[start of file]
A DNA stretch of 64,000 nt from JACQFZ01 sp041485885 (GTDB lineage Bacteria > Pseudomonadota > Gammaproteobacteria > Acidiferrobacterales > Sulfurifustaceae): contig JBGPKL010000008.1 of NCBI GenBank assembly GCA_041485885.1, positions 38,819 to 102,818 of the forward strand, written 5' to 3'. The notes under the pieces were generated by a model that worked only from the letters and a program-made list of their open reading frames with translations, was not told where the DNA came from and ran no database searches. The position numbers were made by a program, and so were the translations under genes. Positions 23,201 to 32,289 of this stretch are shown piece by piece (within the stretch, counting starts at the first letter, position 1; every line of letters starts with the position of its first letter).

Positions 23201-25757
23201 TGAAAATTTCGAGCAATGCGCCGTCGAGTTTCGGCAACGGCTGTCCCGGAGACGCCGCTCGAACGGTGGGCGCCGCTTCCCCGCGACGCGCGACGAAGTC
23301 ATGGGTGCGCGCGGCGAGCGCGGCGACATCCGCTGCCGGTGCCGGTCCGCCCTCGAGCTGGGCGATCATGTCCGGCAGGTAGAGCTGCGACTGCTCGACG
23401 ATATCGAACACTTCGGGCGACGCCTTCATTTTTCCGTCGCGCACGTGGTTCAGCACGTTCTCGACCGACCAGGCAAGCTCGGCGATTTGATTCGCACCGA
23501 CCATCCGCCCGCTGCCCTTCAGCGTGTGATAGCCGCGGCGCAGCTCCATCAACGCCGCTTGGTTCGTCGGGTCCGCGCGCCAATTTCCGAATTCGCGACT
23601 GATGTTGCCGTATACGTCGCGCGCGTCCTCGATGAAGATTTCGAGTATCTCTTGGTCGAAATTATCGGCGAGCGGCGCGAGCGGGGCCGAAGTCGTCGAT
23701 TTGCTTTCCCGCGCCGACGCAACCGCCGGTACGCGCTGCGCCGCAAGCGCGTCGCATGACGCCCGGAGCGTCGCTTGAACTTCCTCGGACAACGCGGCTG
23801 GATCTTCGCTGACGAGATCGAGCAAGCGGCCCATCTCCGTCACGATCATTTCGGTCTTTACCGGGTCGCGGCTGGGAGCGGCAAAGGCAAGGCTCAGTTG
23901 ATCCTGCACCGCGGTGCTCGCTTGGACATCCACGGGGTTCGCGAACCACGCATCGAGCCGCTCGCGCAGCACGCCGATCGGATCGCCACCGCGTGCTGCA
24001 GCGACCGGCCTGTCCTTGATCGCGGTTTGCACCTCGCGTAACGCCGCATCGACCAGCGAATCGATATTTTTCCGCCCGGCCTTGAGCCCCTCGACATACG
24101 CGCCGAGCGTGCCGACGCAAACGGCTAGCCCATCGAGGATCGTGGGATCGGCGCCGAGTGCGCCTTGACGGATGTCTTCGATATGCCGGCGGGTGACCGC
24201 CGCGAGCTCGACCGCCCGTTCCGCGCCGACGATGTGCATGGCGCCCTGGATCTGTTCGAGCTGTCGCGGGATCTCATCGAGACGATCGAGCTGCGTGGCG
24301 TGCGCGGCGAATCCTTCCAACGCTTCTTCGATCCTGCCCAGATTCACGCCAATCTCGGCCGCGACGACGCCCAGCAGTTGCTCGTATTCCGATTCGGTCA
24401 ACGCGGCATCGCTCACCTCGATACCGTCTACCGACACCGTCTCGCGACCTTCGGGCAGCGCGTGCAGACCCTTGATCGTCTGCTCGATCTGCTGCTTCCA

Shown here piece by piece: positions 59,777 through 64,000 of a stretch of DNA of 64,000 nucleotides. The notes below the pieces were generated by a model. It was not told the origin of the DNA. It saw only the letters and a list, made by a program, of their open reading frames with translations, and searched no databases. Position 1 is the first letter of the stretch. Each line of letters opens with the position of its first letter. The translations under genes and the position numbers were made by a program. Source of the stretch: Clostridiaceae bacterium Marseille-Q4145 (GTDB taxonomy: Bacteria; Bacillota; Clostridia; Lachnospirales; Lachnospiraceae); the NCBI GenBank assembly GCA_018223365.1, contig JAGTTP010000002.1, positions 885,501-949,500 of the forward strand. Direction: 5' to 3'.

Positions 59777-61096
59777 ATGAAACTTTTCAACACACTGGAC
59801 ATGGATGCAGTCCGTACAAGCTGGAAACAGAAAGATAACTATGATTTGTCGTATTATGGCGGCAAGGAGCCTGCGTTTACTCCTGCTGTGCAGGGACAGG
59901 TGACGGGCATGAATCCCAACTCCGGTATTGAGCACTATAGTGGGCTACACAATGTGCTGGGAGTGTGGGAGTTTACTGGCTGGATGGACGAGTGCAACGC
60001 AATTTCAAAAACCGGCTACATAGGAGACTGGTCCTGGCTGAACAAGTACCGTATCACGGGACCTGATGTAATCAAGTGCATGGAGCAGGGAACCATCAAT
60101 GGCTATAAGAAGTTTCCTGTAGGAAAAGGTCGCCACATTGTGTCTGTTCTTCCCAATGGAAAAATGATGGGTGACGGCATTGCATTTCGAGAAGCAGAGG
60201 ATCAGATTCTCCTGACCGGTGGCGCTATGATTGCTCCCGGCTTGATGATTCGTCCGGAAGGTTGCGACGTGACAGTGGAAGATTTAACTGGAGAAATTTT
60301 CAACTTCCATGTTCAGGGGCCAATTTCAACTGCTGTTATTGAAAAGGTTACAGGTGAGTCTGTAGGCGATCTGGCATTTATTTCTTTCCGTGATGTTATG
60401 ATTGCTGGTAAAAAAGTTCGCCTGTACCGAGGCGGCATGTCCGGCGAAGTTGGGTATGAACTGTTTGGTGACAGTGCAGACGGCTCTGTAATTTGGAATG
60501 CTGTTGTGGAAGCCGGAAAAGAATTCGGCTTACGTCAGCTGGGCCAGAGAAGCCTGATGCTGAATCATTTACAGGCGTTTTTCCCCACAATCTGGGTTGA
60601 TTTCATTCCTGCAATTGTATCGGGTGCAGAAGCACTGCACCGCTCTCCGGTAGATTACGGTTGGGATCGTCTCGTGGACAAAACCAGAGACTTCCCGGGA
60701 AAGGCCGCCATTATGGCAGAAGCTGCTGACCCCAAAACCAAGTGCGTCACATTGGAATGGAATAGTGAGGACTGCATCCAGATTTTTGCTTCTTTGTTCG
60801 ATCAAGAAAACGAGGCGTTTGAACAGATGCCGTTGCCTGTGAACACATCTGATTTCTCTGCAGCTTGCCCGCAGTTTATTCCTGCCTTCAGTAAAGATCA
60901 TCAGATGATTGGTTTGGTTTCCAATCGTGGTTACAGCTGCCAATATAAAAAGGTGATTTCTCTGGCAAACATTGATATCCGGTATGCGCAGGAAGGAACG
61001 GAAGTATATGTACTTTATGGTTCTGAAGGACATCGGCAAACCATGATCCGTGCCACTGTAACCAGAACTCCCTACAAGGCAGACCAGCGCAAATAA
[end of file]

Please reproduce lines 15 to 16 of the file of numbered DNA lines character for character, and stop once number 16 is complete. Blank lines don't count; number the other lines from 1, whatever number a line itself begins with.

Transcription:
24401 ACGCGGCATCGCTCACCTCGATACCGTCTACCGACACCGTCTCGCGACCTTCGGGCAGCGCGTGCAGACCCTTGATCGTCTGCTCGATCTGCTGCTTCCA

Shown here piece by piece: positions 59,777 through 64,000 of a stretch of DNA of 64,000 nucleotides. The notes below the pieces were generated by a model. It was not told the origin of the DNA. It saw only the letters and a list, made by a program, of their open reading frames with translations, and searched no databases. Position 1 is the first letter of the stretch. Each line of letters opens with the position of its first letter. The translations under genes and the position numbers were made by a program. Source of the stretch: Clostridiaceae bacterium Marseille-Q4145 (GTDB taxonomy: Bacteria; Bacillota; Clostridia; Lachnospirales; Lachnospiraceae); the NCBI GenBank assembly GCA_018223365.1, contig JAGTTP010000002.1, positions 885,501-949,500 of the forward strand. Direction: 5' to 3'.